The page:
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Improving the way we develop and use land and soils

Photo credit: Treble Karma

 

Sustainable Land Use Could Avert Crises, Add $76 Billion to World Income

At a time when environmental degradation and climate change challenge the fundamental basis for societies and economies worldwide, researchers around the world have been working diligently to put a monetary value on all the services ecosystems provide.

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Aiming to better inform policymakers and the public regarding the trade-offs inherent in choosing alternative land use and development paths and allocating capital among investments, researchers working under the umbrella of The Economics of Land Degradation Initiative (ELD) have determined that improving the way we develop and use land and soils could add as much as $75.6 billion a year to worldwide income.

Not only that, effectively addressing the issue of land and soil degradation would go a long way towards avoiding humanitarian crises that would have destabilizing impacts on many nations, particularly those such as the US and EU where floods of immigrants have sparked public outcry, demonstrations and conflict. 

Avoiding forced migrations and adding $76 billion to world income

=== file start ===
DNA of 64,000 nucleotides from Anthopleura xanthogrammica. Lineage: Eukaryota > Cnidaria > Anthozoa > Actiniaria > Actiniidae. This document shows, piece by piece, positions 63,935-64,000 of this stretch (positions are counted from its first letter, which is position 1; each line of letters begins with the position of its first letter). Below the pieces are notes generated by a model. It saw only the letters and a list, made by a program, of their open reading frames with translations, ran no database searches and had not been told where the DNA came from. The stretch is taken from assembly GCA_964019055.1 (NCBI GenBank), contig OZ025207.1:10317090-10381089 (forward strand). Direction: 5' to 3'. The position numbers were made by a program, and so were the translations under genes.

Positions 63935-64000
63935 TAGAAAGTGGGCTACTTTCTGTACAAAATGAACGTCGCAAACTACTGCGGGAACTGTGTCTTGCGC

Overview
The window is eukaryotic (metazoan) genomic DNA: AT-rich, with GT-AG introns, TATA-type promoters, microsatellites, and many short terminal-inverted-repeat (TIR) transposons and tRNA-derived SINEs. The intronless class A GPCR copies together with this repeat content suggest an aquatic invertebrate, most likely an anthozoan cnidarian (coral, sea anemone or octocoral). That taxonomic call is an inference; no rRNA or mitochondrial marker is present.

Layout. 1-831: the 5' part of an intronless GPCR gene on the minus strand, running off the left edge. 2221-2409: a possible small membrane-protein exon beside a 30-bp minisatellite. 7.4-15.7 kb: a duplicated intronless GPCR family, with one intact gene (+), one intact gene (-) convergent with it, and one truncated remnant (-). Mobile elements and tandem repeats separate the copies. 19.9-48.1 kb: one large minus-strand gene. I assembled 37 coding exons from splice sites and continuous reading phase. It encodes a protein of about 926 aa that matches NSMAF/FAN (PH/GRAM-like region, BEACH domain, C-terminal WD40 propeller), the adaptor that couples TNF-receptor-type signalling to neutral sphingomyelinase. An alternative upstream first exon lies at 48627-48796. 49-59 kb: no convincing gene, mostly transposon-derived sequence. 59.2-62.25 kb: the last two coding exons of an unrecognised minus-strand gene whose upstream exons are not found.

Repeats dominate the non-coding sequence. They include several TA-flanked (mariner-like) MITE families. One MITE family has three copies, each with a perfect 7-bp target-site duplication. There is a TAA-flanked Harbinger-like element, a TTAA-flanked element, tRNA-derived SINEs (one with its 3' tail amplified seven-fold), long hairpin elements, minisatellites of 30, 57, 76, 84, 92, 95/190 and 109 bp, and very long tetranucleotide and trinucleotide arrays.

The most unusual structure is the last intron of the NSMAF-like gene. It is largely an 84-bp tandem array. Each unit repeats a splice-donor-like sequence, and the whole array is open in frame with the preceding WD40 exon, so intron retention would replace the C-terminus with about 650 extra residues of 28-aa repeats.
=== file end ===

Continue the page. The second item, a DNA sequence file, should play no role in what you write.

According to ELD’s ¨The Value of Land: Prosperous lands and positive rewards through sustainable land management,¨ an estimated 50 million people may be forced to abandon their livelihoods and leave their homes to seek new ones in the next 10 years.

Four years in the making, 30 prominent international research and policy institutes contributed to ELD’s 2015 report. Guiding th ELD Initiative were Hamilton, Ontario-based UN University Institute for Water, Environment and Health and CGIAR, a consortium of international agricultural research centers.

 

The ELD Initiative found that more than half (52 percent) of agricultural land worldwide is moderately or severely degraded. The resulting effects reach far beyond food and agriculture, however.

Read the full article: Treble Karma

Published by

Willem Van Cotthem

Honorary Professor of Botany, University of Ghent (Belgium). Scientific Consultant for Desertification and Sustainable Development.